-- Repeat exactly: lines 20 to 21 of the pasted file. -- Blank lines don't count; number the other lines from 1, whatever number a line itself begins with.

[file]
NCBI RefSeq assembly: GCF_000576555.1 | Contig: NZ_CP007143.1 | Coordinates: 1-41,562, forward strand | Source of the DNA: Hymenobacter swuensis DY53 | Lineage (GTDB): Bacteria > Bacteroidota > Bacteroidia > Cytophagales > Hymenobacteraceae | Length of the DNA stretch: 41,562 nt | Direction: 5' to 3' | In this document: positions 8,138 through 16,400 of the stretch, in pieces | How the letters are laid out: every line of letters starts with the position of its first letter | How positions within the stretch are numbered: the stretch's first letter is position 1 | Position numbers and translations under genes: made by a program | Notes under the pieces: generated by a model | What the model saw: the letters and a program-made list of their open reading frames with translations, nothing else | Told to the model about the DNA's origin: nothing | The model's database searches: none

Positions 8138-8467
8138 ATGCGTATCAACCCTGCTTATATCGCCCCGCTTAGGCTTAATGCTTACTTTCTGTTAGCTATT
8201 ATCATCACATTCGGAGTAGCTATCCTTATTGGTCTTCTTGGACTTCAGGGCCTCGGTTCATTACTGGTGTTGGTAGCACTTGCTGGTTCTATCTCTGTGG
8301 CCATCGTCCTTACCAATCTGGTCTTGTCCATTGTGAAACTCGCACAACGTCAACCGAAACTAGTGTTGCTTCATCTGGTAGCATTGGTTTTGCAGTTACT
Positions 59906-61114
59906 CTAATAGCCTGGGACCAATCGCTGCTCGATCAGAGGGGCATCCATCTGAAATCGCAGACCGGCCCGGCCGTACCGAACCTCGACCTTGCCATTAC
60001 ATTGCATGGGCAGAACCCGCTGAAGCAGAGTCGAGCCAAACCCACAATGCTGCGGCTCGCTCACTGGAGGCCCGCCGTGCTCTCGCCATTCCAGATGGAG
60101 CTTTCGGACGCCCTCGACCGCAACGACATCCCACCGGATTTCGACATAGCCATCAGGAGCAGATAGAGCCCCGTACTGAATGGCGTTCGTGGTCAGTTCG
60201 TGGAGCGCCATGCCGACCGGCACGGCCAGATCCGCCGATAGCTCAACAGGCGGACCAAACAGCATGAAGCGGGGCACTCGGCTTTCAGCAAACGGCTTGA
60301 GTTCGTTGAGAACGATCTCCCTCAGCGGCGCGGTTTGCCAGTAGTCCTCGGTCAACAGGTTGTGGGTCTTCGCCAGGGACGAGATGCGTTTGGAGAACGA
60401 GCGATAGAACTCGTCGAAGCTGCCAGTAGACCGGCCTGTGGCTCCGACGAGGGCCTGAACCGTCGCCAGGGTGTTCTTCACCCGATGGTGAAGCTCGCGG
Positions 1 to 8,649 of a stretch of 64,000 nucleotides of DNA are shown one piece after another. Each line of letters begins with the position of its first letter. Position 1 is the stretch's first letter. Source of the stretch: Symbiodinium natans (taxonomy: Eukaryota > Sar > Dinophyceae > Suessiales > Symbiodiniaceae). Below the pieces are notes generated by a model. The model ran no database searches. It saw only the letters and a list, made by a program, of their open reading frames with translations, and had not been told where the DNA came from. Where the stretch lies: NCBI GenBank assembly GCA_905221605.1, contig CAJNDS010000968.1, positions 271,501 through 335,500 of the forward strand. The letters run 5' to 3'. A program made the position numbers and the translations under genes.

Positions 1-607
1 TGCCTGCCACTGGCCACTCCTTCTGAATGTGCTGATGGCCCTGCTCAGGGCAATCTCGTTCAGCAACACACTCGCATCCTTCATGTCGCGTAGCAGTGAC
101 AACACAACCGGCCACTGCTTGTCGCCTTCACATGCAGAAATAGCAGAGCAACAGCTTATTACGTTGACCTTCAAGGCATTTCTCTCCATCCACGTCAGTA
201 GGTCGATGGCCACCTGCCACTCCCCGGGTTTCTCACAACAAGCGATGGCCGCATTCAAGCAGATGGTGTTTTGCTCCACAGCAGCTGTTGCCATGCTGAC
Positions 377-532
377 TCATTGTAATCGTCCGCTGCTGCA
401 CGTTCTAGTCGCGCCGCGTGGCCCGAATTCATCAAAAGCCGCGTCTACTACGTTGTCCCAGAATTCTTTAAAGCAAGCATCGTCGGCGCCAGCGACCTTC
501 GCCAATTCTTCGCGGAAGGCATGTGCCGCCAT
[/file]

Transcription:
401 CGTTCTAGTCGCGCCGCGTGGCCCGAATTCATCAAAAGCCGCGTCTACTACGTTGTCCCAGAATTCTTTAAAGCAAGCATCGTCGGCGCCAGCGACCTTC
501 GCCAATTCTTCGCGGAAGGCATGTGCCGCCAT